A PROGRESSIVE TIDE: The So-Called Blue Wave Is Powered by Candidates Pulling the Democratic Party to the Left.

Author:Sainato, Michael
 
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During the 2016 presidential election, Senate Minority Leader Charles Schumer, Democrat of New York, made a now-infamous claim.

"For every blue-collar Democrat we lose in western Pennsylvania," he said, "we will pick up two moderate Republicans in the suburbs in Philadelphia, and you can repeat that in Ohio, and Illinois, and Wisconsin."

This centrist strategy of trying to win over moderate Republicans, to say the least, has backfired miserably for Democrats. And in many ways, the 2018 midterm elections will be a referendum on this entire approach--with a rising tide of progressive candidates who stand to make substantial gains in Congress and state legislatures.

Frustration and a wide dislike of President Donald Trump and Republicans in power have fueled anticipation of a so-called Blue Wave in the November 6 elections. Powering this wave is a progressive movement pulling the Democratic Party to the left and scoring historic victories in communities the party's establishment has traditionally ignored.

In Pennsylvania, despite Schumer's prediction, a group of democratic socialists are demonstrating that Democratic candidates need to run unapologetically progressive campaigns in order to win.

"Buying into this polarizing narrative of us and them, but thinking success is mimicking everything the Republicans do has definitely been the heart of the problem in my district," says Kristin Seale, the Democratic candidate for state representative in Delaware County, a suburb of Philadelphia where Republicans have historically dominated.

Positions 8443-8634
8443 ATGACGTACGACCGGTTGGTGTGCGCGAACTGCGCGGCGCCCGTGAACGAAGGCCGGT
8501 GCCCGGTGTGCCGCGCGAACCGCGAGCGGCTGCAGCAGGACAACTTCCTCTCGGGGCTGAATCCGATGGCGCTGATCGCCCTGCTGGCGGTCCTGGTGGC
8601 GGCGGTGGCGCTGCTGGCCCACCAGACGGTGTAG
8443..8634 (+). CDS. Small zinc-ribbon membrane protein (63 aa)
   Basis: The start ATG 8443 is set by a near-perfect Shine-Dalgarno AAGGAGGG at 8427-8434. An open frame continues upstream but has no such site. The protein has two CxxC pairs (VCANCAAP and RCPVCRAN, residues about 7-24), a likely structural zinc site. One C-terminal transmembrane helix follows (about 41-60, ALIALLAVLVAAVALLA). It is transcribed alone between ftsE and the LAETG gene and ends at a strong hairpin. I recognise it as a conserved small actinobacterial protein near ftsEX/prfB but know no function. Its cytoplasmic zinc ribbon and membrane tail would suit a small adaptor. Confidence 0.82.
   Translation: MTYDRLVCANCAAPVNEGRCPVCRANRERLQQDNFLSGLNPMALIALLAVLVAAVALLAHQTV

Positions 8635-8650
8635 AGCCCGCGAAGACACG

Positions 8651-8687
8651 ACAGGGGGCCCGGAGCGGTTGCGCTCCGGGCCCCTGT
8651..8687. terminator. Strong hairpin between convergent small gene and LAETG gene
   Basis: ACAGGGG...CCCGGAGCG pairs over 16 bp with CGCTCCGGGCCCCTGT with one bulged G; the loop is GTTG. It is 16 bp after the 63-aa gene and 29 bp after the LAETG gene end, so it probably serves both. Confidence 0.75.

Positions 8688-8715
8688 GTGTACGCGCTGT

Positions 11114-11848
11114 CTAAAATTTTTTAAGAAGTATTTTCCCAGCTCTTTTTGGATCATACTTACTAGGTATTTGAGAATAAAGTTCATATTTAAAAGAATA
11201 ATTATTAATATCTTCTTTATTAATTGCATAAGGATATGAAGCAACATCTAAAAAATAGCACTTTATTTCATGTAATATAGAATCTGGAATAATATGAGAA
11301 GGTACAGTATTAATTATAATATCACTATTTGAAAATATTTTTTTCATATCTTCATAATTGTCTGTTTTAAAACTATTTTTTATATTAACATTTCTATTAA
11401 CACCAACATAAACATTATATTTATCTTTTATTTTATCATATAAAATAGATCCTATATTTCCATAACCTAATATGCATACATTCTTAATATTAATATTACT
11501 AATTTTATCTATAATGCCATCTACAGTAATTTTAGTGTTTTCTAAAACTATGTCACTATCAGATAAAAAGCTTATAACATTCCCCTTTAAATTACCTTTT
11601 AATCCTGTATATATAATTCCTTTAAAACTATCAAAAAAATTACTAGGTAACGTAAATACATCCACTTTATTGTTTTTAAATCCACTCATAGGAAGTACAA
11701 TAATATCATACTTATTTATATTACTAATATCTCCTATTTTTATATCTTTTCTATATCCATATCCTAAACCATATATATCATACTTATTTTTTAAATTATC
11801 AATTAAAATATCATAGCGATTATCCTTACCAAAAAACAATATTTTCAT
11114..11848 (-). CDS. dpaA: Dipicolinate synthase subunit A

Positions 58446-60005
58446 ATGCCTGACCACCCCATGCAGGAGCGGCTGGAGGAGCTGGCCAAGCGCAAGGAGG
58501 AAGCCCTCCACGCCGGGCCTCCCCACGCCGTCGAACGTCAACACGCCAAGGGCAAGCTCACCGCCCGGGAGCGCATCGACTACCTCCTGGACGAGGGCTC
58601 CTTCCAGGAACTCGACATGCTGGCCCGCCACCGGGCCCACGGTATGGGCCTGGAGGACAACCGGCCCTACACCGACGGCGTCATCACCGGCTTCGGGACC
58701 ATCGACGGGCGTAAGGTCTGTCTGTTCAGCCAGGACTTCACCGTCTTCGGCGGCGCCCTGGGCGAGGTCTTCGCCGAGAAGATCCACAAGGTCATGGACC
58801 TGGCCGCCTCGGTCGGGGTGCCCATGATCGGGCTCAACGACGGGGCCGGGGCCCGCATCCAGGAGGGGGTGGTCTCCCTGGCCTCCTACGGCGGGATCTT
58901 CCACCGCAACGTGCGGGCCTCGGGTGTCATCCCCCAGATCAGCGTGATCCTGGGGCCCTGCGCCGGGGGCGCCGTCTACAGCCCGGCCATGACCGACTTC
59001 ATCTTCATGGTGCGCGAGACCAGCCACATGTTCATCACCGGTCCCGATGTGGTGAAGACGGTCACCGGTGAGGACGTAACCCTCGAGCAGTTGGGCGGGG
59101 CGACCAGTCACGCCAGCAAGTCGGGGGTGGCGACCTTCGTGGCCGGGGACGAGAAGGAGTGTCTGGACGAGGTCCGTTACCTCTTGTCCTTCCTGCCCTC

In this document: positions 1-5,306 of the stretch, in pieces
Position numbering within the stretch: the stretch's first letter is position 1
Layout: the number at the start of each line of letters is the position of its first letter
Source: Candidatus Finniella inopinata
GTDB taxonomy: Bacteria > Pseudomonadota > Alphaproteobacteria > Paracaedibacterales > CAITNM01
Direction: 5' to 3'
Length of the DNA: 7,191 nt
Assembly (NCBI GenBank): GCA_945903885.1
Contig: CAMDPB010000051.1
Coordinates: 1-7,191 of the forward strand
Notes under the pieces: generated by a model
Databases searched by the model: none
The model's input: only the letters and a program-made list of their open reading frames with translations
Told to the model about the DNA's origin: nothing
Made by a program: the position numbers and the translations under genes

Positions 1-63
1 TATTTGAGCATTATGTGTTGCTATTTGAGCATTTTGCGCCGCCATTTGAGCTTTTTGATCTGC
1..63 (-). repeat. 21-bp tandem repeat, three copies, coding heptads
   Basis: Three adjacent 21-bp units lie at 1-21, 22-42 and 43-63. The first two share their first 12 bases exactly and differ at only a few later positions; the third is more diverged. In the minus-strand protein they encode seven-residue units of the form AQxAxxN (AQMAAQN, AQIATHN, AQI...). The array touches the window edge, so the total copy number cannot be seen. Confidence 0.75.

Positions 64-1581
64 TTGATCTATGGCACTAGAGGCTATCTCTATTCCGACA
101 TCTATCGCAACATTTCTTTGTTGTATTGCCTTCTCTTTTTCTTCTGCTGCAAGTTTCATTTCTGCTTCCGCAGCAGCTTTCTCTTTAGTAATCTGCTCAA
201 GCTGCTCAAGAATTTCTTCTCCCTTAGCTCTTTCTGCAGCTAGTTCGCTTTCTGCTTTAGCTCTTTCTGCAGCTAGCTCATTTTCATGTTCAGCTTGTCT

Seale is one of twenty-six candidates in the United States formally endorsed by the national chapter of Democratic Socialists of America (DSA). She joined Philly DSA, the Philadelphia chapter, due to its ties to the labor movement and what she saw as their shared values.

"As a candidate, I'm working full time because my family depends on my income," Seale tells The Progressive. T can't afford to take nine months off to campaign, but I'm set on proving working people can do this. If public office, even at the state legislative level, is only for the wealthy, then we're in a lot of trouble."

In 2016, Seale represented Pennsylvania's Seventh Congressional District as a labor delegate for the Bernie Sanders campaign at the Democratic National Convention. The next year she was elected with three other Democrats to her local Rose Tree Media School Board; Democrats swept all four seats in the race. If elected as state representative, Seale would be the first woman to hold the seat in a district where the population is 52 percent women.

Her platform, in a Democratic landscape that has quickly veered left, is starting to sound familiar...

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